We can step in and kindly stop someone when they are being offensive toward women, and we can adopt a no tolerance policy toward violence against women. 

First though, we need to start in our own homes. 

The change we want to see with treatment of women begins in the dialogue we have and share with one another at home.
My Three Sons. ©2016. All rights reserved.

We must talk to our sons and partners about getting involved to stop the violence against and marginalization of women. If we believe the words of Rev. Dr. Martin Luther King, Jr. I shared above, then violence against another human being or against our planet is ultimately violence inflicted against our own body and our self. And if women are losing the battle of equality in our world, then we are all losing. 

It’s in making these reflections about our own interconnectedness that allow me daily grace toward myself and toward others. To forgive, but not forget. To heal, and continue to grow stronger through life’s steady stream of delivered tragedy and triumph. 

The intentions of this post are simple:

  • To help other women find their voice. 
  • To strive for unity, for compassion and creative determination to fight for policy and healthcare that saves women’s lives. 
  • To encourage our society and culture to define creative innovation and potential NOT by just masculine terms. 
  • To encourage our society and culture to stop defining success and creativity based on outdated patriarchal-industrial revolution-driven modes, but by feminine ideas and definitions of success and creativity as well. 

This passion for equality – which is at the heart of feminism and that is the simple belief that women are human beings, drives our creative potential and our potential for healing as a society. Together we can serve as a beacon of hope and light to allow those who have the same intention — to be able to live and work and create and thrive in a sustainable, compassionate environment of partnership and safety that values everyone.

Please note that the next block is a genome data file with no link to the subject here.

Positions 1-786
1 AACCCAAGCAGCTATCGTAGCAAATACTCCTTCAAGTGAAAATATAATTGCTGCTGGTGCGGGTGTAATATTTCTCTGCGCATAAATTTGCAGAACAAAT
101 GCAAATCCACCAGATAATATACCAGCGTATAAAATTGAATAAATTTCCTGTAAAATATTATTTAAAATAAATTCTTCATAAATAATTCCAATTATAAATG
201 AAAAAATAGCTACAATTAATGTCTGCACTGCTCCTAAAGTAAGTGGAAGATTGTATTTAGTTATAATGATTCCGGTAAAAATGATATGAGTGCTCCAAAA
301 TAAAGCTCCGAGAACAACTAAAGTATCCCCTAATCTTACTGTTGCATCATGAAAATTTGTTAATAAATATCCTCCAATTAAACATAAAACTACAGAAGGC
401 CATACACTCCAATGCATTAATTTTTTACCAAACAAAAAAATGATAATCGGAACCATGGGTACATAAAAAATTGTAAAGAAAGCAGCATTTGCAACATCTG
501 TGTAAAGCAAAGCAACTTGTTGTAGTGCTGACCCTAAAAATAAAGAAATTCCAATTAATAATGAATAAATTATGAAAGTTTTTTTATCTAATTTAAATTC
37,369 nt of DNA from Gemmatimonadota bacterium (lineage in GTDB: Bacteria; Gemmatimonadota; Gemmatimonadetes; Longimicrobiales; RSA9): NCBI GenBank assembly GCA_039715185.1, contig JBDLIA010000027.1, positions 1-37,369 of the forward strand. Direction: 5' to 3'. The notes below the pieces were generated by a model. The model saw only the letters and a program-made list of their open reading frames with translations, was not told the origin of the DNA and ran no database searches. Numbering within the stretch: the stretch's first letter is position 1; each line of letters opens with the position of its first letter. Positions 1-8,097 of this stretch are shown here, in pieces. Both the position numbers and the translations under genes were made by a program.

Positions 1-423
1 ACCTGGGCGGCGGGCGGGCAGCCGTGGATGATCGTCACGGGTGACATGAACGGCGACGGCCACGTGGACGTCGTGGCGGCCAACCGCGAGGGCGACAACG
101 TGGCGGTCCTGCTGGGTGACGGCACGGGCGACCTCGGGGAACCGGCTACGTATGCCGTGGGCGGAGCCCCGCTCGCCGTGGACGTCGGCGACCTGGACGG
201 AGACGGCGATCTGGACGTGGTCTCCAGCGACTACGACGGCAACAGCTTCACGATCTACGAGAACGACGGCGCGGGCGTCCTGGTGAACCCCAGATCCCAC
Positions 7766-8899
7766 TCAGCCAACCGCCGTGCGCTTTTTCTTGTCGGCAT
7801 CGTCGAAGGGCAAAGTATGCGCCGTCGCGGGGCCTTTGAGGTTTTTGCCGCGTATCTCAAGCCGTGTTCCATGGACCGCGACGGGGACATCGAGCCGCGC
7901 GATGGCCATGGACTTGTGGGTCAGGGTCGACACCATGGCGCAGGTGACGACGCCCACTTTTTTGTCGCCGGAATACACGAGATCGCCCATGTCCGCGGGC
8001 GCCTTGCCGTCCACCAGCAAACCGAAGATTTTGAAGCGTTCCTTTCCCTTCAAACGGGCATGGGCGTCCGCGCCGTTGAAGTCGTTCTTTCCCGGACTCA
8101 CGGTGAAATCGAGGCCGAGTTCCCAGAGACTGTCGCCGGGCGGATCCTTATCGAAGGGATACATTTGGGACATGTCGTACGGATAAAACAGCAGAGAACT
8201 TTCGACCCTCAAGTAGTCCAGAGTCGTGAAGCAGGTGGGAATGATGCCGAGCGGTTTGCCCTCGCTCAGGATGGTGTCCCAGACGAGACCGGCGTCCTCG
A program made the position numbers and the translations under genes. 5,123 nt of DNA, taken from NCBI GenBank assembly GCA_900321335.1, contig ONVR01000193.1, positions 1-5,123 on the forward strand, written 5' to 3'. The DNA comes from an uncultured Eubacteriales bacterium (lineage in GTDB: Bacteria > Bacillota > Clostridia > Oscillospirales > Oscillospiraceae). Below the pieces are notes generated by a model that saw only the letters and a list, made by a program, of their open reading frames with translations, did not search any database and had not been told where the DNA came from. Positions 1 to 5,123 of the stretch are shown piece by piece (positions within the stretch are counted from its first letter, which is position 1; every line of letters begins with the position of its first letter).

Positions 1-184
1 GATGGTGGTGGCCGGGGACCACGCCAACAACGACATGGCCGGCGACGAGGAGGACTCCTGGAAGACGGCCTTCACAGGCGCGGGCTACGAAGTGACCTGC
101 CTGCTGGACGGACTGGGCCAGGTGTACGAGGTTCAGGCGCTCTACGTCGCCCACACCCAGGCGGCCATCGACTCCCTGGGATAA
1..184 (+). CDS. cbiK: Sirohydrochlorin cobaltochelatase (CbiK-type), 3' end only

Resources – Research on Bias Against Women

  1. Gender bias in healthcare may be harming women’s health – https://www.today.com/health/gender-bias-health-care-may-be-harming-women-s-health-t133583
  2. Study finds bias against women and girls when intellectual ability is sought – https://www.sciencedaily.com/releases/2018/12/181210165115.htm
  3. Troubling disadvantages, including bias, against women in business, study finds – https://www.sciencedaily.com/releases/2018/09/180904093805.htm
  4. The Unconscious Bias Women Have Against Women – https://www.forbes.com/sites/leliagowland/2018/06/25/the-unconscious-bias-women-have-against-women/#2181d00eca64
  5. Bias against research on gender bias – https://link.springer.com/article/10.1007/s11192-018-2667-0
  6. Gender bias in research: how does it affect evidence based medicine? – https://www.ncbi.nlm.nih.gov/pmc/articles/PMC1761670/
  7. Breaking Barriers: Unconscious Gender Bias in the Workplace – https://www.ilo.org/wcmsp5/groups/public/—ed_dialogue/—act_emp/documents/publication/wcms_601276.pdf
  8. New Study Reveals Perceived Gender Bias Against Women is Dominant Factor in College Major Choice for Females – https://www.nyu.edu/about/news-publications/news/2018/january/new-study-reveals-perceived-gender-bias-against-women-is-dominan.html
  9. Gender bias in peer review of research grants may penalize women – https://www.reuters.com/article/us-health-research-gender-bias/gender-bias-in-peer-review-of-research-grants-may-penalize-women-idUSKBN1HU2FZ
  10. Research on gender bias receives less attention than research on other types of bias– http://blogs.lse.ac.uk/impactofsocialsciences/2018/05/17/research-on-gender-bias-receives-less-attention-than-research-on-other-types-of-bias/

About the Author

Ginger has spent 20+ years helping people (mostly moms!) with chronic pain as a physical therapist, athletic trainer, and professional yoga therapist. Ginger is the author of Medical Therapeutic Yoga, now in its 4th foreign translation, founder of ProYogaTherapy Institute, codirector of Living Well Yoga in Healthcare, and most recently ran for State Senate in NC.